Hurricane Harvey provides lessons learned for flood resiliency plans

ScienceDaily | 4/10/2019 | Staff
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ASU researcher Manoochehr Shirzaei of the School of Earth and Space Exploration and former graduate student and lead author Megan Miller (now a postdoctoral researcher at the Jet Propulsion Laboratory, California Institute of Technology) used satellite data to map the Houston-Galveston area impacted by Hurricane Harvey to understand why the flooding was so severe and widespread. The results of their study have been recently published in the journal Remote Sensing of Environment.

For their study, Miller and Shirzaei mapped the Eastern Texas area of Houston-Galveston impacted by Hurricane Harvey using satellite radar data collected from the European Space Agency's Sentinel-1 A/B satellites and Japan Aerospace Exploration Agency's Advanced Land Observing Satellite. From this data, Miller and Shirzaei then compiled a snapshot of the extent of standing water in the area following the hurricane.

Land - Subsidence - Land - Surface - Area

They also measured land subsidence (how much the land surface moves downward) for the area before the storm using space-borne Interferometric Synthetic Aperture Radar (InSAR), a radar technique used to generate maps of surface deformation using differences in the phase of the waves returning to the satellite. The technique can measure millimeter-scale changes in deformation over spans of days to years.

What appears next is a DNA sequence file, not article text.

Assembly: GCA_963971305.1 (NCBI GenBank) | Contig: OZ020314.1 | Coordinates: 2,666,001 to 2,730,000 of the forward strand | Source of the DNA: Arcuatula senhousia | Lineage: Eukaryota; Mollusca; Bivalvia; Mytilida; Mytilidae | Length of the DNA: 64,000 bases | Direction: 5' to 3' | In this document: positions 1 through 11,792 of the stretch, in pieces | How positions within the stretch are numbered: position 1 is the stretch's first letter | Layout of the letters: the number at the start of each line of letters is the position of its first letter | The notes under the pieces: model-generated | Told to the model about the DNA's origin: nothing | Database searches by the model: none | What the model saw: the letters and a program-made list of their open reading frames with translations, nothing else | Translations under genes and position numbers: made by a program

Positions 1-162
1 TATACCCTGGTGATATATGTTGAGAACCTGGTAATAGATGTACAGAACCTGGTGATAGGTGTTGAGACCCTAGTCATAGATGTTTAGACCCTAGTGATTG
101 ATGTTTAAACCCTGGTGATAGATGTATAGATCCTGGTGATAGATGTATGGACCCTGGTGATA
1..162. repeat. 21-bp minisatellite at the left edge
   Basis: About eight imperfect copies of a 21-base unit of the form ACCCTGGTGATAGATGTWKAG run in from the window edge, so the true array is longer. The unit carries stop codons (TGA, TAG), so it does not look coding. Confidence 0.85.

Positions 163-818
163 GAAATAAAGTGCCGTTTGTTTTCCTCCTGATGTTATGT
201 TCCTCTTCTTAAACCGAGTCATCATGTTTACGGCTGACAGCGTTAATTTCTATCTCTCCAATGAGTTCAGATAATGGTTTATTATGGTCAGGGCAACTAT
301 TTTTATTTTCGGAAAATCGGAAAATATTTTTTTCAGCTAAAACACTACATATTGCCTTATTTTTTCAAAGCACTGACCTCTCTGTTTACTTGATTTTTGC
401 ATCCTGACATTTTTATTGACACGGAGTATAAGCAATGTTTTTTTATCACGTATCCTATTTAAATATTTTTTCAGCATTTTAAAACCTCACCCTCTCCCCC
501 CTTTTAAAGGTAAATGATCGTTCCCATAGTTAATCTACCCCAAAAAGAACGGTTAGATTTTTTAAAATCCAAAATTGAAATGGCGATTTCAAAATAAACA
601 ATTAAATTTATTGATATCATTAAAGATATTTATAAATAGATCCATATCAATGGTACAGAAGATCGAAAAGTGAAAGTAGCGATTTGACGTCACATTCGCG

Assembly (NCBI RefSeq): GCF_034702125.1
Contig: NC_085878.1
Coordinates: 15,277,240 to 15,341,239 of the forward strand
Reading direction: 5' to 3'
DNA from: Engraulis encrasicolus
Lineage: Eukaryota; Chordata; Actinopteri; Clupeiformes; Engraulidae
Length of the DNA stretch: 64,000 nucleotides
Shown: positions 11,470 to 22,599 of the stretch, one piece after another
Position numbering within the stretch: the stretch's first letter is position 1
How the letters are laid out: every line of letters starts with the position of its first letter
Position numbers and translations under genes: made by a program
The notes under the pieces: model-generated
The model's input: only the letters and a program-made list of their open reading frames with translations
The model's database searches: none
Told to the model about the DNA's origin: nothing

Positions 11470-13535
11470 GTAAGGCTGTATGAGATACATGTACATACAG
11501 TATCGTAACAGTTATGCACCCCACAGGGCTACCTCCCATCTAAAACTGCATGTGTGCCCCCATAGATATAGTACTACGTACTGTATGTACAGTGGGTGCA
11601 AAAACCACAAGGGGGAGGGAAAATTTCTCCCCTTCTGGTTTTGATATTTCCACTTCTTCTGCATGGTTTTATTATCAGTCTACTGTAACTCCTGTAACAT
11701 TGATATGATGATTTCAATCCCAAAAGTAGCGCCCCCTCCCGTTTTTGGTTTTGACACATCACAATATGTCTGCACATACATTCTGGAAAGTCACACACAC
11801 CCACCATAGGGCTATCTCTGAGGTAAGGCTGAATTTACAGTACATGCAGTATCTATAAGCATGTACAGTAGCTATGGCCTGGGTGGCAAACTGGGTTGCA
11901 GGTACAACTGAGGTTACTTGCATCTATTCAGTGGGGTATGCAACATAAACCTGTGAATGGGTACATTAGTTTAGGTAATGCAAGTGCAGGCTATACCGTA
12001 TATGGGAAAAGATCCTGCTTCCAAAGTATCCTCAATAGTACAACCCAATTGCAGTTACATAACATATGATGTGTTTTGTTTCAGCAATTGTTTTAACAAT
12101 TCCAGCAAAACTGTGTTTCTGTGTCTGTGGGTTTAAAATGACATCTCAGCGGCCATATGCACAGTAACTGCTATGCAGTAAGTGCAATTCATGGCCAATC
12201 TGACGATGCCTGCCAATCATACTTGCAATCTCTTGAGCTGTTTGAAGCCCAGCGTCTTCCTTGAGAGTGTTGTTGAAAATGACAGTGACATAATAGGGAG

"Earth-orbiting radar satellites provide us with an opportunity to map areas when other techniques fail due to cloud coverage and lack of ground access to the area of the disaster," says Miller.

Satellite - Data - Miller - Shirzaei - Areas

In analyzing the satellite data, Miller and Shirzaei were surprised to see that large flooded areas fell outside the Federal Emergency Management Agency (FEMA) designated 500-year flood zones. "This highlights the need for revising both flood hazard zone maps and flood resilience plans in coastal regions," warns Shirzaei.

Through this analysis, they found land subsidence in the Houston-Galveston area of more than 0.19 inches (5 millimeters) per year in...
(Excerpt) Read more at: ScienceDaily
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